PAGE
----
Logarithms were first considered by
Napier^{5}
and were based on an assumption that an exponential function exists. However, by the
latter half of the seventeenth century, it was realized that the best way to consider
exponential functions and logarithms is through the general approach discussed in this
section where the natural logarithm ln is defined first and used to obtain the exponential
function.
Let A
(a,b)
denote the area of the region R
(a,b)
which is under the graph of y = 1∕x,
above the x axis, and between the graphs of the lines x = a and x = b. A picture of this
region is shown below along with approximating rectangles whose sum is too large and
rectangles whose sum is too small.
PICT
The area is defined to be the number which is between all such upper sums and all
such lower sums. Denote by C_{n}
(a,b)
the sum of the areas of the rectangles which enclose
R
(a,b)
in case there are n of them and B_{n}
(a,b)
the sum of the areas of the rectangles
which are contained in R
(a,b)
.
In the picture n = 10. What is C_{n}
(a,b)
−B_{n}
(a,b)
, the discrepancy between the two
sums of areas of rectangles? The width of each rectangle is
(b− a)
∕n. Thus C_{n}
(a,b)
=
−1b−-a- ( b−-a)− 1 b−-a ( b-− a-)−1 b−-a
a n + a+ n n + ⋅⋅⋅+ a+ (n− 1) n n
n−1( ) −1
= ∑ a + kb−-a- b−-a-
k=0 n n
a similar formula holding for B_{n}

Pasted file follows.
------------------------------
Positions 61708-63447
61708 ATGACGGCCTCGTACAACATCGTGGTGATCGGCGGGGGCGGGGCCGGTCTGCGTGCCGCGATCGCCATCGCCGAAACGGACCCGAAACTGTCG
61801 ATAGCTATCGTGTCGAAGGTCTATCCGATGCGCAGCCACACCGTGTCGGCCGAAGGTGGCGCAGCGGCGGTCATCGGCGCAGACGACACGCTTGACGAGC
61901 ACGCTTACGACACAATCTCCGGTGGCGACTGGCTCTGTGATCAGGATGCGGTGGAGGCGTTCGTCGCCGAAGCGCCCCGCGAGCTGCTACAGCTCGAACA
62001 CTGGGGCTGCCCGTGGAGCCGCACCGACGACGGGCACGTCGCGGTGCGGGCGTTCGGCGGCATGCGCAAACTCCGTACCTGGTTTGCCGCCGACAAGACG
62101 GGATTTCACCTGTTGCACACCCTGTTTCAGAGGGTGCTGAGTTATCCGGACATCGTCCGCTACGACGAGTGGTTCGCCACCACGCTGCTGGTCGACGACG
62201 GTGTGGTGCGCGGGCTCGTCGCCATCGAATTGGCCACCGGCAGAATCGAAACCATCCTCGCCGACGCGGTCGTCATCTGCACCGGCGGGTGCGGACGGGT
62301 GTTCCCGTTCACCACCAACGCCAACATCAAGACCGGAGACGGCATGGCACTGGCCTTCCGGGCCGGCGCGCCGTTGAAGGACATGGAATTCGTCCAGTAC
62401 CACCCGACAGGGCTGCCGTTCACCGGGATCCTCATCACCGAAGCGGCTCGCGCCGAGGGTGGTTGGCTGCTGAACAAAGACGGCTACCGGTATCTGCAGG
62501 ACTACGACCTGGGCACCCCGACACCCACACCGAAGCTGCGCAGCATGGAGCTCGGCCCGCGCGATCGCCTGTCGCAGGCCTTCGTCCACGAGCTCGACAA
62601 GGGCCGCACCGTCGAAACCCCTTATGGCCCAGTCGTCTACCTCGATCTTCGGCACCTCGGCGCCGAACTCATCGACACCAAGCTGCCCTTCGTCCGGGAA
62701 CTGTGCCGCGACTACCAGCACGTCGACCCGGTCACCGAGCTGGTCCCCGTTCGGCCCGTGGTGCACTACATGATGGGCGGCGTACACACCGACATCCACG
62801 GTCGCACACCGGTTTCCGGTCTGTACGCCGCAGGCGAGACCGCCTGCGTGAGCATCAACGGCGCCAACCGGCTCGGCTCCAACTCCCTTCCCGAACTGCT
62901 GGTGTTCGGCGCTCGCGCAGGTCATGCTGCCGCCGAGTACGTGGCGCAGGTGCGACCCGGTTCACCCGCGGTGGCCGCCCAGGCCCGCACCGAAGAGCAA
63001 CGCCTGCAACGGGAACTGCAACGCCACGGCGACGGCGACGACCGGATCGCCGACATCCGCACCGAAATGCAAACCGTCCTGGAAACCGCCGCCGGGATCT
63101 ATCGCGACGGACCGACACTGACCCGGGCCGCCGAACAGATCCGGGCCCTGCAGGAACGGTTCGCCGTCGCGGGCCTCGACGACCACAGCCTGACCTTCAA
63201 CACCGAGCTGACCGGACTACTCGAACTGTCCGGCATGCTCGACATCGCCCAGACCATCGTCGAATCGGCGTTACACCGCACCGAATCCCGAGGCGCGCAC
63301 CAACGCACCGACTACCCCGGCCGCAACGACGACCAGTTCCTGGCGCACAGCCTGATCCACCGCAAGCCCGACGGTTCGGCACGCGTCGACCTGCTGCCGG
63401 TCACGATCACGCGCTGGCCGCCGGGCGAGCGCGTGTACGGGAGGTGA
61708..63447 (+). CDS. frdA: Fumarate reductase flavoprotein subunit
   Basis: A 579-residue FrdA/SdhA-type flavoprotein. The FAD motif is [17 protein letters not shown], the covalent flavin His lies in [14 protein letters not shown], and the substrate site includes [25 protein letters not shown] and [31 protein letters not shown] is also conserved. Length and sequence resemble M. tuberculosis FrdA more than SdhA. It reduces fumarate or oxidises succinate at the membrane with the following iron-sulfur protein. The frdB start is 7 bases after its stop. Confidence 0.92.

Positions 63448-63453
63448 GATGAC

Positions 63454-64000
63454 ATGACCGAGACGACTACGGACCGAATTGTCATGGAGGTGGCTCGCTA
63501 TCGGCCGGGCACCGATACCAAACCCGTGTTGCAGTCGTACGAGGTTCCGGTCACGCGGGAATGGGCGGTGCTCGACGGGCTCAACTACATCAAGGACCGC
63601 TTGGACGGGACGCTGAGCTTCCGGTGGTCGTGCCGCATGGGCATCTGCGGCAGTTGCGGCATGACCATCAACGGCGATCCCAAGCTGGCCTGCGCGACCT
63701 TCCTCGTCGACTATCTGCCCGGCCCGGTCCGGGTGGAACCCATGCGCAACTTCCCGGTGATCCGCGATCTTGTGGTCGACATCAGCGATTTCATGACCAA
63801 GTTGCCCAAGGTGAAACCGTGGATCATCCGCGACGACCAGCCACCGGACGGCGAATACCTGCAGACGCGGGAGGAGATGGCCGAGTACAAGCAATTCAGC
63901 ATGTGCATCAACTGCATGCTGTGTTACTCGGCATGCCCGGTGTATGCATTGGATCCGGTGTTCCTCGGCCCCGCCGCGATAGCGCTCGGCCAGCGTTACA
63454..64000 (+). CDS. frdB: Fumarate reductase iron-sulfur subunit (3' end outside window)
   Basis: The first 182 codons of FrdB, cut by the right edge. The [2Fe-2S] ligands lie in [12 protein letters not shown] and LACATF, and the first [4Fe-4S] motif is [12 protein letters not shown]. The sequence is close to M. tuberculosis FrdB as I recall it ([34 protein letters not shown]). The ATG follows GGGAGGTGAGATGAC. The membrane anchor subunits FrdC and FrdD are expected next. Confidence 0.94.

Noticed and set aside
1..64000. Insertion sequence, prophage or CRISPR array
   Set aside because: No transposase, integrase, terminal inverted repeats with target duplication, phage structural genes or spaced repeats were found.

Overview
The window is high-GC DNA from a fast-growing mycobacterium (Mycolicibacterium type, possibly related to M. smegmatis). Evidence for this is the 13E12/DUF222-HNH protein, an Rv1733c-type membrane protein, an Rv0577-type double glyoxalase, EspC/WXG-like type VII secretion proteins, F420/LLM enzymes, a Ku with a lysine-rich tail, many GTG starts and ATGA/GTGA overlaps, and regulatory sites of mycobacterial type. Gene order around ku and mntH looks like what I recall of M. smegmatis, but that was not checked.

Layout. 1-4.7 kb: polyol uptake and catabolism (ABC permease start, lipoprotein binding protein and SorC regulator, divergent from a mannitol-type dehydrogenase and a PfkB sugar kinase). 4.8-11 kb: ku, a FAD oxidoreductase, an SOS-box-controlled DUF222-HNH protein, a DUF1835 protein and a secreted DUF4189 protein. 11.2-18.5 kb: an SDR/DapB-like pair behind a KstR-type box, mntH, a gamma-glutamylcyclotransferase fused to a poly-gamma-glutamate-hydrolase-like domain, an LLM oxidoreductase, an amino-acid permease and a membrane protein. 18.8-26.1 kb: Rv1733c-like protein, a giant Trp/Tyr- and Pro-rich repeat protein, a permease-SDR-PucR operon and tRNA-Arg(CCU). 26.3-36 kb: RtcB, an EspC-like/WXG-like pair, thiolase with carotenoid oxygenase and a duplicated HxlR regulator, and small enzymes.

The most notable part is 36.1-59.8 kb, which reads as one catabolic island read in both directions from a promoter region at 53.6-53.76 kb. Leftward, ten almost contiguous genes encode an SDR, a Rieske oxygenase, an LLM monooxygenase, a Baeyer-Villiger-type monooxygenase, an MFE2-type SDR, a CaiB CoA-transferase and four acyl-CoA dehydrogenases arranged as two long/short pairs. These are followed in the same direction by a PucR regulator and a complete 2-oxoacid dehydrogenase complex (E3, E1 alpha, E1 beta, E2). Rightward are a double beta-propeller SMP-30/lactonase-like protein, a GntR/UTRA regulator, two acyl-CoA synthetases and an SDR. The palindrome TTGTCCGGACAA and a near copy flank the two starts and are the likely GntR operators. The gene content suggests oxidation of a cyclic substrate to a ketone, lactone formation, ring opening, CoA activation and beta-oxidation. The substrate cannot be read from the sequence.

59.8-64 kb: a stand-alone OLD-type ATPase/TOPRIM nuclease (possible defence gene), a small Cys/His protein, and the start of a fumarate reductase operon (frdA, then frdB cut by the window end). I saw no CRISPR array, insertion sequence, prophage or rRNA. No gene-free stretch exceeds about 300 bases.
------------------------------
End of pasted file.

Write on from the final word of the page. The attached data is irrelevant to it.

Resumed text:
(a,b)
. Hence,
Cn (a,b)− Bn (a,b) =
n∑−1( b− a) −1 b − a ∑n ( b− a )−1 b− a
a + k-n--- --n--− a+ k--n-- -n---
k(=0 ) k=1
= a−1 − (a+ b − a )−1 b−-a-=-1(b− a)2 1-
n ab n
This shows that if n is large, the sum of the areas of the small rectangles inside the region
and the sum of the areas of the large rectangles enclosing the region, are both
approximately equal to what should be defined as the area of the region just
described.
Now notice that if r > 0,
Cn (ar,br) = Cn (a,b), Bn(ar,br) = Bn (a,b).
The reason for this is that the width of the rectangles in the sum for C_{n}
(ar,br)
is
multiplied by r and the height is multiplied by 1∕r, leaving the area unchanged for
each rectangle in the sum. Similar considerations apply to B_{n}
(a,b)
. Therefore,
A(a,b)− A (ra,rb) ≤ Cn (a,b)− Bn (ra,rb)
= Cn (a,b)− Bn (a,b) ≤ 1-(b− a)2 1
ab n
Similarly,
A(ra,rb)− A (a,b) ≤ Cn (ra,rb)− Bn (a,b)
1 1
= Cn (a,b)− Bn (a,b) ≤ --(b− a)2--
ab n
Thus
1- 2 1
|A (ra,rb) − A (a,b)| ≤ ab (b− a) n
and since n is arbitrary,
A(ra,rb) = A (a,b).
This fundamental result is summarized in the following lemma.
Lemma 2.5.1Let a,b > 0 and denote by A
(a,b)
the area of the region which isbounded by the lines x = a,x = b, the graph of y = 1∕x, and the x axis. Then ifr > 0,
A (ra,rb) = A (a,b)
Now with this preparation, the following function is defined.
Definition 2.5.2For x > 0 define L
(x)
as follows. Letting A
(a,b)
be as in theabove lemma,
{
A (1,x) for x ≥ 1
L(x) = − A (x,1) for x < 1
PICT
Theorem 2.5.3The function of Definition 2.5.2for x > 0 has thefollowing properties.
L
(xy)
= L
(x)
+ L
(y)
, L
(1)
= 0,
If lim_{n→∞}x_{n} = x, then lim_{n→∞}L
(xn)
= L
(x)
L : (0,∞) → ℝ is one to one and onto.
L
(x)
= −L
( )
1x
Proof: Consider the first claim. Suppose that x,y ≥ 1. Then 1 ≤ x ≤ xy and so,
using the definition of L and Lemma 2.5.1,
L (xy ) ≡ A(1,xy) = A (1,x)+ A(x,xy)
= A(1,x)+ A (1,y) ≡ L(x)+ L (y )
Next suppose that x, the smaller of the two numbers x,y is less than 1. Then consider
several cases. In the first case, 0 < xy < y < 1. Then
A (xy,1) = A (xy,y)+ A(y,1)